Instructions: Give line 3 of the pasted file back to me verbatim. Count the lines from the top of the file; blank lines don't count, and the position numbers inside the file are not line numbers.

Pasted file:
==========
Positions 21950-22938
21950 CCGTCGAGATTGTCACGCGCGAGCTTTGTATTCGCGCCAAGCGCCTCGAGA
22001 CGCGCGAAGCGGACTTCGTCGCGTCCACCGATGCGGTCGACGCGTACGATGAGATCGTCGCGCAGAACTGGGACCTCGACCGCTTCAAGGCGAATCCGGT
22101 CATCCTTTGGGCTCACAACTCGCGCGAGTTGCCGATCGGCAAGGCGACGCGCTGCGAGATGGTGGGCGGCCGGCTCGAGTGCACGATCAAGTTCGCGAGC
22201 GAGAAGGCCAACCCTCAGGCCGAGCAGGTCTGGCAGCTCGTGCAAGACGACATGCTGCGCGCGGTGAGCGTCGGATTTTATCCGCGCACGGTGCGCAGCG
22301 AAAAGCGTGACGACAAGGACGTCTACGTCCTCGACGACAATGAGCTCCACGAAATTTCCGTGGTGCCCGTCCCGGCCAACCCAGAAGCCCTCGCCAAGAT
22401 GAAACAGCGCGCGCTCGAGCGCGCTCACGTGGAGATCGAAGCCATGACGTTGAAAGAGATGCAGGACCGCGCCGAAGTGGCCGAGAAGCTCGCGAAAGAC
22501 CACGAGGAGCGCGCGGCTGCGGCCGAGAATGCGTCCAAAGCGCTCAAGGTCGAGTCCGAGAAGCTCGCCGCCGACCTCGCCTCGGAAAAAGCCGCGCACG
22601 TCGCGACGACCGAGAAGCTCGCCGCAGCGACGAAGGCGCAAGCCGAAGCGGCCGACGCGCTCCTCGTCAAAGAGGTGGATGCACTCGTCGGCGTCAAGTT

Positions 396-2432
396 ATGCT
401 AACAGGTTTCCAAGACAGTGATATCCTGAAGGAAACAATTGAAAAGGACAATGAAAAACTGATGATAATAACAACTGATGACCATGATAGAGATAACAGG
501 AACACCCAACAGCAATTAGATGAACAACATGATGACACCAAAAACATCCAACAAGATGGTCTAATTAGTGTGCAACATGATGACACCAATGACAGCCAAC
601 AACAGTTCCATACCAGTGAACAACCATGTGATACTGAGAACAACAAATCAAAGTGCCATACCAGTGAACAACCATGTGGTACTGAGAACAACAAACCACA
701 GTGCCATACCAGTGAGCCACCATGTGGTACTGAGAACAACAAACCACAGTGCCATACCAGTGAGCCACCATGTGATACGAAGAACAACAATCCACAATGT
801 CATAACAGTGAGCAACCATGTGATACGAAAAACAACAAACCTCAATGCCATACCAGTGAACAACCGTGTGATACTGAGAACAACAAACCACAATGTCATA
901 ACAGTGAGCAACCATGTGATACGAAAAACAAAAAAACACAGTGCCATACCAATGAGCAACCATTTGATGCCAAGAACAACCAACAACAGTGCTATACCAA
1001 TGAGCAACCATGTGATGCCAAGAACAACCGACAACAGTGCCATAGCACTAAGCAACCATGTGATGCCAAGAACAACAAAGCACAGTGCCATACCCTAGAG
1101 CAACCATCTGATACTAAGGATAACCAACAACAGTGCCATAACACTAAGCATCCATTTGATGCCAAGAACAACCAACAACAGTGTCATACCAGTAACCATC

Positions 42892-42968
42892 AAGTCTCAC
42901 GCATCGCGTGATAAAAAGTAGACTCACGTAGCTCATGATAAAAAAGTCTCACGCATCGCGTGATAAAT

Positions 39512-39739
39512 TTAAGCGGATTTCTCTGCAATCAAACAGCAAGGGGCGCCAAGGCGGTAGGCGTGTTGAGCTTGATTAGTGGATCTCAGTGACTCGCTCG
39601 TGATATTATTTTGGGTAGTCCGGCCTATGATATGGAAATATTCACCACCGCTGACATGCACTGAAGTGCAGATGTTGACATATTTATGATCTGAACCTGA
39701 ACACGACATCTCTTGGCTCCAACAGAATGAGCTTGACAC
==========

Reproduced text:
22001 CGCGCGAAGCGGACTTCGTCGCGTCCACCGATGCGGTCGACGCGTACGATGAGATCGTCGCGCAGAACTGGGACCTCGACCGCTTCAAGGCGAATCCGGT